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Managed pointers (#26)

* managed pointers

* changing paragraphs order
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sylwiabr committed Oct 5, 2018
1 parent c5381af commit c4561882f45620a5277a6e3eca5cd4cdf2634f56
Showing with 27 additions and 17 deletions.
  1. +27 −17 calling-c-functions.md
@@ -60,7 +60,7 @@ def awesomeFunction i:

### Translating between C and Luna data types

We have successfully called a C function. It is not very usable for most Luna code though – it requires us to use the C types throughout the program. We'll fix that with a few conversion methods. First of all, the function argument needs to be a `CInt`. Most Luna programs, however, use standard `Int`s and these cannot easily be represented in C. This can be fixed with the help of `CInt.fromInt` function, which converts an ordinary `Int` object into a `CInt`.
We have successfully called a C function. It is not very usable for most Luna code though – it requires us to use the C types throughout the program. We'll fix that with a few conversion methods. First of all, the function argument needs to be a `CInt`. Most Luna programs, however, use standard `Int`s and these cannot easily be represented in C. This can be fixed with the help of `CInt.fromInt` function, which converts an ordinary `Int` object into a `CInt`.
It also returns a `CInt`, which again is not very handy. This can be fixed with the help of `toInt` method of `CInt`. The final version of our wrapper, which operates on `Int`s and from the outside is nearly indistinguishable from pure Luna code looks like this:

```
@@ -104,16 +104,12 @@ Luna defines the `CDouble` and `CFloat` classes as counterparts of C's `double`

## Pointers

> **[info] Changes ahead!**
>
> Since version 1.4 Luna will support managed pointers – pointers with a finalizer to run when the pointer is garbage collected. Currently, you need to carefully plan out memory management, as there is no way to free a pointer automatically.

The basic pointer type is just `Pointer`. It takes a single argument denoting the type of its content. So, for example, `Pointer CInt` corresponds to `int*` in C, while `Pointer (Pointer None)` is `void**`.

### Creating and freeing pointers

To create a pointer able to hold a single value of type `X` use the `malloc` method on pointer class:
To create a pointer able to hold a single value of type `X` use the `malloc` method on pointer class:
```
ptr = Pointer X . malloc
```
@@ -137,6 +133,24 @@ For the basic C types, the required methods are already defined in the standard
Any pointer can be moved by a specified number of bytes using the `ptr.moveBytes i` method – it returns a new pointer, resulting from adding `i` bytes to `ptr`.
There is also a `moveElems` method, that will move the pointer by the specified number of elements (i.e. by `number of elements * element.byteSize` bytes).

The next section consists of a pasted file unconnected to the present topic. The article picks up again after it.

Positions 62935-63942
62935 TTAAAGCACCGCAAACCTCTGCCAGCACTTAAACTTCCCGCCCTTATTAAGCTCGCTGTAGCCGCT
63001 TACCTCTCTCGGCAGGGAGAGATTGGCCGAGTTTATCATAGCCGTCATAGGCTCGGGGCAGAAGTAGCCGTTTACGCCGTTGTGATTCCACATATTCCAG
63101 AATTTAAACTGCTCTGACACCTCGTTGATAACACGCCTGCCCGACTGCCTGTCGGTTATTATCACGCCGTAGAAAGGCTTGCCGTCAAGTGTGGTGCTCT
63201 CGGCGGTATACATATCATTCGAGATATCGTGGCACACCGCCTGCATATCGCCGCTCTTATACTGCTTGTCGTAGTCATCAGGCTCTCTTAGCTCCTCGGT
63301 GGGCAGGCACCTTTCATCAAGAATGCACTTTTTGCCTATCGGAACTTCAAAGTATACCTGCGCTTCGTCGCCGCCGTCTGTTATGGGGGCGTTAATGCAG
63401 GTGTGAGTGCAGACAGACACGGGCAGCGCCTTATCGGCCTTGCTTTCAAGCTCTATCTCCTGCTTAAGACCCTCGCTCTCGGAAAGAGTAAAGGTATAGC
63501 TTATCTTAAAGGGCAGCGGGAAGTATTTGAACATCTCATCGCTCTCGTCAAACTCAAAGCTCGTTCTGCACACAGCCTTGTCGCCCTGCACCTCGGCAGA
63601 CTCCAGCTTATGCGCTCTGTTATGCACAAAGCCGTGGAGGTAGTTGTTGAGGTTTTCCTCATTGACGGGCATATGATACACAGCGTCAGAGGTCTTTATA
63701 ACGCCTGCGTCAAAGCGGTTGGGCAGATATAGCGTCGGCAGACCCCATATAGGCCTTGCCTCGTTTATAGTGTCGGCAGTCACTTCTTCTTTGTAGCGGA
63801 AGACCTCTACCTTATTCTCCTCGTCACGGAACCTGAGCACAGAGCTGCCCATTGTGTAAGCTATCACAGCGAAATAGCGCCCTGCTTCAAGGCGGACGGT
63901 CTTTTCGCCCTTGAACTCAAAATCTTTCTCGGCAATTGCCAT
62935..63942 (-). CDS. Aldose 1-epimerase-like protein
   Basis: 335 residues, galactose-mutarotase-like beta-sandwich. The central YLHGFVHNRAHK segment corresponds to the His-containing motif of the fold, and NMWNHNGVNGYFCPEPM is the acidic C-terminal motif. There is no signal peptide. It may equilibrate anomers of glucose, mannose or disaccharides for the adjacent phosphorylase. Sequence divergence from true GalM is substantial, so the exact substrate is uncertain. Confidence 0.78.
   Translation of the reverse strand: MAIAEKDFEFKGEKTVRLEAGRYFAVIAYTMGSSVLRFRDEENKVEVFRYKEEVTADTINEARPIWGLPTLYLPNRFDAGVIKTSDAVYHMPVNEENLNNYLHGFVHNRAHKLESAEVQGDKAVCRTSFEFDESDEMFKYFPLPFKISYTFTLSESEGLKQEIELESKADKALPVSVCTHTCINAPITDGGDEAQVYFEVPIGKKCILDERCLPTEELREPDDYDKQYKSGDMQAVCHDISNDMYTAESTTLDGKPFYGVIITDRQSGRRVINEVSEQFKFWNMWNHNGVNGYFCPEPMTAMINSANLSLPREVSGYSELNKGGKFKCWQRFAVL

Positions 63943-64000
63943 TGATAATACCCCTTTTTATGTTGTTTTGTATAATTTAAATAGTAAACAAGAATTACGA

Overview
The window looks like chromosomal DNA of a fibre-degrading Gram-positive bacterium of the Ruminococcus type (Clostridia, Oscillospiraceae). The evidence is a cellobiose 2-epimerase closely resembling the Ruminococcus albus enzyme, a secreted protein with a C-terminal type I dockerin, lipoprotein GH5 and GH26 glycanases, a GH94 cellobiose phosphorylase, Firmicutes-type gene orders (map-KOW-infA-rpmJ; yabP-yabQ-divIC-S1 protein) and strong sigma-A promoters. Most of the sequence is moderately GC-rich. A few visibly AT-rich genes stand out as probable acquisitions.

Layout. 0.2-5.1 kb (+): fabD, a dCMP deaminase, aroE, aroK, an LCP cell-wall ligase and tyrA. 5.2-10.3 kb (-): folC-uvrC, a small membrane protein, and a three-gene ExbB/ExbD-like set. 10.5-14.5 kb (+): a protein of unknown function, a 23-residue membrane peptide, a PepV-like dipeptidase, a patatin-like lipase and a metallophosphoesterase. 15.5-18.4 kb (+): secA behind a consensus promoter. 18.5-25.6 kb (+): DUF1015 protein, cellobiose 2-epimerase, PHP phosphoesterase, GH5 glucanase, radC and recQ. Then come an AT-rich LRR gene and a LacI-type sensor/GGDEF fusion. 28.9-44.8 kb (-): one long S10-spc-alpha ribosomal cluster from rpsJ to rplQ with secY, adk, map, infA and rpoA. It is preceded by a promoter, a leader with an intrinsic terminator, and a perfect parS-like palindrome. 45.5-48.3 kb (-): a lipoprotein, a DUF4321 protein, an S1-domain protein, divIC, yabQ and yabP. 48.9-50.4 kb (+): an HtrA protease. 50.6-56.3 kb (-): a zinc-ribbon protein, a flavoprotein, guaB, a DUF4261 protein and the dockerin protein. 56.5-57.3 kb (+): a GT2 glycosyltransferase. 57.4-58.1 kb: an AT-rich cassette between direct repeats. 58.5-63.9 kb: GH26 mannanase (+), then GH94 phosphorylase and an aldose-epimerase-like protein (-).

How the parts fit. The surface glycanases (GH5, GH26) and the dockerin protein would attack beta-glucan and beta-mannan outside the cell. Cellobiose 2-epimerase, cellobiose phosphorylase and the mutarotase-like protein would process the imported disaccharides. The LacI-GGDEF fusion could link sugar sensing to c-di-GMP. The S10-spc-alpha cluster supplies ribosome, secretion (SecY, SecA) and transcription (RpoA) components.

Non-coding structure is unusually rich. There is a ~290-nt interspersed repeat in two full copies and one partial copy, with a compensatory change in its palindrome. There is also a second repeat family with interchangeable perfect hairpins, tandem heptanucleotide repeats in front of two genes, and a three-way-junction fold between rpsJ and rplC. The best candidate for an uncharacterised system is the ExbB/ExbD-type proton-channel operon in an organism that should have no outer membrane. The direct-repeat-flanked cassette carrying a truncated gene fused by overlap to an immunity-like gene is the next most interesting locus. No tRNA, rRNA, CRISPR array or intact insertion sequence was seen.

## Managed Pointers

With standard pointers we need to think about freeing unused memory, or it will clutter up our RAM. We can fix that issue with managed pointers – pointers that can be automatically garbage collected when no longer needed. Since managed pointers are available the regular pointers should not be used any more.
To create managed pointer for single value of `X` type call, like for pointer, `malloc` method just on the managed pointer class:
```
ptr = ManagedPointer X . malloc
```
Allocating multiple elements with `mallocElems` works just like for regular poinetrs. To create array with managed pointer use:
```
arr = ManagedPointer CInt . mallocElems 40
```

It is also possible to create managed pointer from existing pointer `ptr`. For this finalizer function `fin` is required. Finalizer will be run when the pointer will be garbage collected:
```
ptr = ManagedPointer X . fromPtr fin ptr
```
Methods like `read`, `write`, `moveElems` works the same way for managed pointers like for regular pointers.

## Real life example

Now that we've covered all the basics, let's dive into a more involved example – using the `SHA1` function from `openssl`. It takes an input buffer of type `unsigned char*`, a `size_t` denoting the length of input and an output buffer of type `unsigned char*` and length 20.
@@ -149,26 +163,22 @@ import Std.Foreign.C.Value
def sha1Digest inputList:
# Inputs preparation
inputLength = inputList . length
inBuf = Pointer CUChar . mallocElems inputLength # Allocate the input buffer.
inSize = CSize.fromInt inputLength # Convert the length to a CSize.
outBuf = Pointer CUChar . mallocElems 20 # Allocate the output buffer.
inBuf = ManagedPointer CUChar . mallocElems inputLength # Allocate the input buffer.
inSize = CSize.fromInt inputLength # Convert the length to a CSize.
outBuf = ManagedPointer CUChar . mallocElems 20 # Allocate the output buffer.
indexed = 0 . upto inputLength . zip inputList
indexed . each (ix, elem):
inBuf . moveElems ix . write (CUChar.fromInt elem) # Write each element to the buffer at correct position.
# Calling the foreign function
sha1FunPtr = lookupSymbol "openssl" "SHA1" # Get the function from dynamic library.
sha1FunPtr . call None [inBuf.toCArg, inSize.toCArg, outBuf.toCArg] # Call the function passing all the arguments
# and specifying the return type as None
# Getting the final results
result = 0 . upto 19 . each i:
outBuf . moveElems i . read . toInt # Read from the output buffer at consecutive positions
# and convert the values back to Ints.
# Cleanup
inBuf.free # Free the buffers.
outBuf.free
result
```
```

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